TWO SEPARATE BUT EQUALLY IMPORTANT PARTS: "Jerry Orbach Dead At 69." That's how CNN headlines the obit. At least they didn't go as far as VH1 did a few years ago, referring to him in a promo as simply "That guy from 'Law & Order.'" To be sure, Orbach's work on "L&O" is worth remembering--there probably is no truer depiction of either the criminal justice system or the city of New York than the one "Law & Order" has been offering for years now. As a New Yorker in law school, the show's great both for H!ITG! spotting and for H!It's That Place! spotting. Furthermore, the show would invariably be the topic of discussion in Thursday's criminal law class during my 1L year, and the antics of Briscoe and McCoy would lead us into many discussions in other classes as well. Orbach was (and even now, still is) the face of the "L&O" franchise, and that's worth remembering.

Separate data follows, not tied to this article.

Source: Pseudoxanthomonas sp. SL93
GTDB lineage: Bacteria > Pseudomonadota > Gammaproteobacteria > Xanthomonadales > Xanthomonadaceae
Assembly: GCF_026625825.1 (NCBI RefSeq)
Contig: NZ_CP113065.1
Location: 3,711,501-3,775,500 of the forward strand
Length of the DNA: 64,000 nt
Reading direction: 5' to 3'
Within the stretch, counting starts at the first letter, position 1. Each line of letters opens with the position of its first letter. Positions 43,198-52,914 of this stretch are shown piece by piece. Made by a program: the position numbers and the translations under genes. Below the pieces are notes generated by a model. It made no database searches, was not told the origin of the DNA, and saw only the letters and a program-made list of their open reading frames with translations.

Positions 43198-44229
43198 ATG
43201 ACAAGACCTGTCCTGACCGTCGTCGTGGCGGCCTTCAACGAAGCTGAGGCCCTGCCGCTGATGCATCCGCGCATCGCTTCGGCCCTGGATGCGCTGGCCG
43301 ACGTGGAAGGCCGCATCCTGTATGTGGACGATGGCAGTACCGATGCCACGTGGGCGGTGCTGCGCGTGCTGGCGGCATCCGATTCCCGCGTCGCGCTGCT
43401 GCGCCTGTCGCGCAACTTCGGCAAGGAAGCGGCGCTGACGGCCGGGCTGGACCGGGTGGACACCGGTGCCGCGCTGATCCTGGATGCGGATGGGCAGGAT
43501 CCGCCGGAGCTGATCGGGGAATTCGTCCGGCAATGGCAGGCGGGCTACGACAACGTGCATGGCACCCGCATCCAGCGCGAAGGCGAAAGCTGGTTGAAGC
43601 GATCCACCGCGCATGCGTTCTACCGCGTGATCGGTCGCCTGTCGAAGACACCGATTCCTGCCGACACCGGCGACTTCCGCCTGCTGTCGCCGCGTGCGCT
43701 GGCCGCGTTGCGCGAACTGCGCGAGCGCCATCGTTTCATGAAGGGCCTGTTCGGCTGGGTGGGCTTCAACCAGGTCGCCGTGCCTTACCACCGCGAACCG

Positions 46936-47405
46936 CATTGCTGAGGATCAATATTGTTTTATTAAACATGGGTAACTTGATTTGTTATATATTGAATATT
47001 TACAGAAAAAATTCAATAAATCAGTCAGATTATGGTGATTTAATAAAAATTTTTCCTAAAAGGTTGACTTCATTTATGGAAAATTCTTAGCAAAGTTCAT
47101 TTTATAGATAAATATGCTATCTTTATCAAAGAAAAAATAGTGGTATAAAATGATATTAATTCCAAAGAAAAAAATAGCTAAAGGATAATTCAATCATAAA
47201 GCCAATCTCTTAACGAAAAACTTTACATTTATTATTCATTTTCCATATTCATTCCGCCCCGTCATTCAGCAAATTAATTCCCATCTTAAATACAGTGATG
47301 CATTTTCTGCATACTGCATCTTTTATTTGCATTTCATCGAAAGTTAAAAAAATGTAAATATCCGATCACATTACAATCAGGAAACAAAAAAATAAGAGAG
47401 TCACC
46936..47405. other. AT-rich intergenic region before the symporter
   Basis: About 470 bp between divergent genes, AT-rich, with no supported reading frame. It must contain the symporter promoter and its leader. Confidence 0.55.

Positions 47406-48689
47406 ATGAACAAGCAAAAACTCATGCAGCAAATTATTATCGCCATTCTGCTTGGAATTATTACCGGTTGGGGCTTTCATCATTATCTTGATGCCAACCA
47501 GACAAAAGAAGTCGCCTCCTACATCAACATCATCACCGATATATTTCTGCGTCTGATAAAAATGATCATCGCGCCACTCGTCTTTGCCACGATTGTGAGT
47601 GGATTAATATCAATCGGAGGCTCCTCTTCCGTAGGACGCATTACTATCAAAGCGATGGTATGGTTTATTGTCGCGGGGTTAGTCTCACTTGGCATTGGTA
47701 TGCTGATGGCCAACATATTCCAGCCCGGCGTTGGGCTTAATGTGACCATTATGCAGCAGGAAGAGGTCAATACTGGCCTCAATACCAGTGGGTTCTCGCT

But in his image as "That guy from 'Law & Order,'" it's Orbach's other work that gets lost. His filmography is littered with memorable roles, from a bit part as a baseball manager in "Brewster's Millions" to Baby's father in "Dirty Dancing" to singing and dancing candelabra Lumiere in "Beauty and the Beast." Orbach's Broadway work is often forgotten as well. Did you know he not only originated the role of Billy "Mr. Razzle Dazzle" Flynn in "Chicago," but also originated the role of Julian Marsh in "42nd Street," and even played Sky Masterson in "Guys and Dolls."
I'm sure tonight's "L&O" will pay tribute in some way, and I expect the franchise will, in some way, commemorate his passing, but I pay my own humble tribute here.